I have to admit I was never a fan of North Carolina basketball growing up as a child, and for that matter, even into adulthood. Part of that is, unless I have a specific rooting interest, I didn’t (and still don’t) really like teams or individual players (like in golf) who seem to dominate their sport. But in the case of the Tar Heels and their innovative head coach, the late Dean Smith, some of it had to do with the way they won – specifically, with that late game, pre-shot clock strategy known as the Four Corners offense. Coach Smith had his point guard out front controlling the basketball, and the other players in the corners of the forecourt. The players would move around in their general area while the point guard would throw them the ball and eventually get it either back to that point guard or to one of the other players. The guard pretty much controlled the pattern of play, and the ball usually moved around quicker than the defense could react. Time would wind down off the clock towards another inevitable Tar Heels victory, and along the way either one of three things would happen: the defense would break down enough for someone to get open for a lay-up, someone would eventually get fouled (and usually make both free throws – back then it was all one-and-one so they had to make the first shot to get the second) or the game would end. Perhaps once in a blue moon the Tar Heels would turn it over, but that wasn’t the case often. Smith had his players drilled in this technique so that it always ran to perfection. Eventually the NCAA (and probably enough other teams) got so tired of it that they legislated a shot clock into the college game – first at :45, then a few years later cut it to :35. That didn’t stop Smith from using the Four Corners – his players just couldn’t do it for as long in each possession. And they still got fouled and made free throws, or picked up easy back-door lay-ups and dunks. It was still effective. And no one ran the Four Corners like Phil Ford, the best of the seemingly endless string of point guards Smith could always find to play at Chapel Hill. Ford later ended up with the Kansas City Kings of the NBA, which meant I could root for him then.
Smith, the Emporia native and Topeka High and KU grad who died this past weekend of complications from Alzheimer’s at age 83, also was an innovator in other ways, on and off the court. Along with the Four Corners, he also ran innovative defensive strategies, mainly in the changing of his scheme throughout the game. His players would go into different kinds of zones at any given time, along with traps and presses, along with the traditional man-to-man. They would never play the same defense throughout an entire game, and teams had to be ready for anything the Heels would show them. Nowadays you’re lucky to have a coach who will switch defenses once a season, let alone several times a game. But he also was one of the first major college coaches, especially in the South, to open his program to black players in greater numbers than most schools. The 1965 NCAA championship game where Texas Western (now Texas-El Paso) had five black starters taking the title away from an all-white squad of Kentucky bluebloods (coached by another native Kansan and KU grad, Adolph Rupp) brought a new awareness to racial integration of teams, and Smith took charge in making sure the color of the players he wanted made no difference. The North Carolina program had a fine history even before Smith got there, when Frank McGuire had the New York City pipeline of players that helped the Heels become one of college basketball’s winningest programs before he left for South Carolina in 1959. Smith made sure that history became even greater, winning 879 games and two national championships when he retired in 1996. At the time it was the most in NCAA Division-I history, and today is still fourth. Of course, many of his players became outstanding pros, with Michael Jordan heading that list. And even though Smith never returned to KU after beginning his coaching career, he still gave back to his alma mater. Of course, most folks remember the record compiled at KU by one of Smith’s assistants who he recommended, a fellow named Roy Williams, who now is North Carolina’s head coach. Williams succeeded another Tar Heel alum that Smith coached in the late ’60s, Larry Brown, who headed Kansas’ program for five seasons which culminated in the 1988 NCAA title with Danny Manning heading that storied team. And during Brown’s time there, one of his graduate assistants was a recent player from Oklahoma State named Bill Self, who of course now is the coach of the Jayhawks and winning at an even greater pace than Williams did during his 15 years in Lawrence. (Brown also had John Calipari as a graduate assistant at that time. He’s now heading up Kentucky’s one-and-done gang that is dominating the current season.)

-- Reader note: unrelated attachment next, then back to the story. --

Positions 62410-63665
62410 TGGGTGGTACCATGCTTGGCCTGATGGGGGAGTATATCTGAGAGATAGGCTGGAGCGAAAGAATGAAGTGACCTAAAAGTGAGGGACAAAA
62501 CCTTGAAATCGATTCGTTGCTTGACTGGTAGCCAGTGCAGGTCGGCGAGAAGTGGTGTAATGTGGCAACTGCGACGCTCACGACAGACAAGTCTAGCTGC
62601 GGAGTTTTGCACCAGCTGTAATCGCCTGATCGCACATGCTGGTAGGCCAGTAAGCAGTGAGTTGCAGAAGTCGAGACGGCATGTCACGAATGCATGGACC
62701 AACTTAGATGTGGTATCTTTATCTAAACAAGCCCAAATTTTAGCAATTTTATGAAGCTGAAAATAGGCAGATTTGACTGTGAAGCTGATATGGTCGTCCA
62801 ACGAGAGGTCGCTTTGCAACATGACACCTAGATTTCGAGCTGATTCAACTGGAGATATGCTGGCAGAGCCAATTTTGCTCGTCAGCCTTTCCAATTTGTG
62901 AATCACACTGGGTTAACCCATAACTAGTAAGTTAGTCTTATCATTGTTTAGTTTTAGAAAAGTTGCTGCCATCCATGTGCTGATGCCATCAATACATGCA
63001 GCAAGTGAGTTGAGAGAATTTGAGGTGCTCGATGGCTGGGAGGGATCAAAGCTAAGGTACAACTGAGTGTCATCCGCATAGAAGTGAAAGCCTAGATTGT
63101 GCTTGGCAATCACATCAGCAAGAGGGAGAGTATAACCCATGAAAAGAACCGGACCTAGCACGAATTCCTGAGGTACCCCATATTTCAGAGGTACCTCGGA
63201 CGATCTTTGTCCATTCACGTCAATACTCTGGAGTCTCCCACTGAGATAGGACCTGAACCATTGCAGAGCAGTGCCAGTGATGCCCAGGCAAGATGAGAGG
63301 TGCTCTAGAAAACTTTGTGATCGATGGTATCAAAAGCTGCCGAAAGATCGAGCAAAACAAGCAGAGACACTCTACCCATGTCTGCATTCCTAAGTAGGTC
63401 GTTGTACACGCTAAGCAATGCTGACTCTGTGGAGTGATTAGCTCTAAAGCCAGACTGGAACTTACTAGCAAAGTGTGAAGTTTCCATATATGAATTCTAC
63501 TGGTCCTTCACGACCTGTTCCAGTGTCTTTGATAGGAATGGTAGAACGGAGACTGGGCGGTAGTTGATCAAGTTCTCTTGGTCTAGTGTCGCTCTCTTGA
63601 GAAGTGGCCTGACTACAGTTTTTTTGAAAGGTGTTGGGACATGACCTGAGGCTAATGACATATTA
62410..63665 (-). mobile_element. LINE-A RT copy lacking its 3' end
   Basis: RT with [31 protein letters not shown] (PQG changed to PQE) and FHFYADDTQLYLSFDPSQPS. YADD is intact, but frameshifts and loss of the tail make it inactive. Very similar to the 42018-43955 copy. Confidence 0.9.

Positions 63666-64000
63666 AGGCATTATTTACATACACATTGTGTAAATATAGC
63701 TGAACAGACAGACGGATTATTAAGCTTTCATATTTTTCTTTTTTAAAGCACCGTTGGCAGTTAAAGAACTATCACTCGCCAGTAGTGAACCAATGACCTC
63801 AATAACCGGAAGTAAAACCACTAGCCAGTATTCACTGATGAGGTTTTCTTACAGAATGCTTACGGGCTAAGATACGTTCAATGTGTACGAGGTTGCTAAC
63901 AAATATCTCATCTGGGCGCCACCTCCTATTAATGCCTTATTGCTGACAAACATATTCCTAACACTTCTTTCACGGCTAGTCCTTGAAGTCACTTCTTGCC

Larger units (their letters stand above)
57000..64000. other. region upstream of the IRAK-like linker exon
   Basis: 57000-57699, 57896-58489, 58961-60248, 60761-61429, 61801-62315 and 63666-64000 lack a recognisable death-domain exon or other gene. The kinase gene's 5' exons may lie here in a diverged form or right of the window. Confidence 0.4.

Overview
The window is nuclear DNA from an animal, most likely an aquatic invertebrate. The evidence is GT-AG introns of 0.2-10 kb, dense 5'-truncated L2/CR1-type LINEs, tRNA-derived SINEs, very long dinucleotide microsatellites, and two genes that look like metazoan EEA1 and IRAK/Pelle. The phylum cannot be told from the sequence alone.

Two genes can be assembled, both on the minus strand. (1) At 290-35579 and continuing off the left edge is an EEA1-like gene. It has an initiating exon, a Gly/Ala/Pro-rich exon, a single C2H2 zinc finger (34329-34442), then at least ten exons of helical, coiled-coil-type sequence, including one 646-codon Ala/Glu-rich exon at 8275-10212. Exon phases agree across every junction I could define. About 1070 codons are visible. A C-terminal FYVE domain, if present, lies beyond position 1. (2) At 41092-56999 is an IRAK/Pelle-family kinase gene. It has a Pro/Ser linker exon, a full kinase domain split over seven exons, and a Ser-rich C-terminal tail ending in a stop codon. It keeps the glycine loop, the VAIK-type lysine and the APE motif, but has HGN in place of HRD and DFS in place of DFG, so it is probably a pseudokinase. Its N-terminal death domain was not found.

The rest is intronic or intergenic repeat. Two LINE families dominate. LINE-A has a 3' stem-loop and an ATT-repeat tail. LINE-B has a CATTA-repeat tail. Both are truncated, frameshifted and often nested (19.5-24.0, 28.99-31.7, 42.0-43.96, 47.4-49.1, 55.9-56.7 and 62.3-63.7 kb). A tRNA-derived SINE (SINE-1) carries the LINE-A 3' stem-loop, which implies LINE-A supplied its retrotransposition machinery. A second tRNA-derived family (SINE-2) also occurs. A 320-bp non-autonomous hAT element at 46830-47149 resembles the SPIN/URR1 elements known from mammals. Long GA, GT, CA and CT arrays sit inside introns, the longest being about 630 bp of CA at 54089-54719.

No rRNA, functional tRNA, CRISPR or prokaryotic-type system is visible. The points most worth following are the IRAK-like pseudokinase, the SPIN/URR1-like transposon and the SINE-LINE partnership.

One reporter recently said that Dean Smith would be on the Mount Rushmore of college basketball coaches if there was such a thing. Such was his influence on today’s game, the way it is played, the way it is recruited, the way it is coached. But rarely would you find such a great coach nowadays whose players, almost to a man, became outstanding citizens if they didn’t become star pro athletes. Such was the way he could mold young adults into men. Other coaches might get into the discussion in any one, or several, of the areas I have written about here, but only Dean Smith has done them all, and done them at the highest level. Surely he is in basketball heaven chatting it up with his own coach and mentor, Dr. Phog Allen. And surely he’ll be carved into that basketball Mount Rushmore, if someone ever decides to do it. Maybe they can come up with a drawn facsimile and display it at the College Basketball Experience in Kansas City. Given the location is so near his childhood roots, it would be more than appropriate.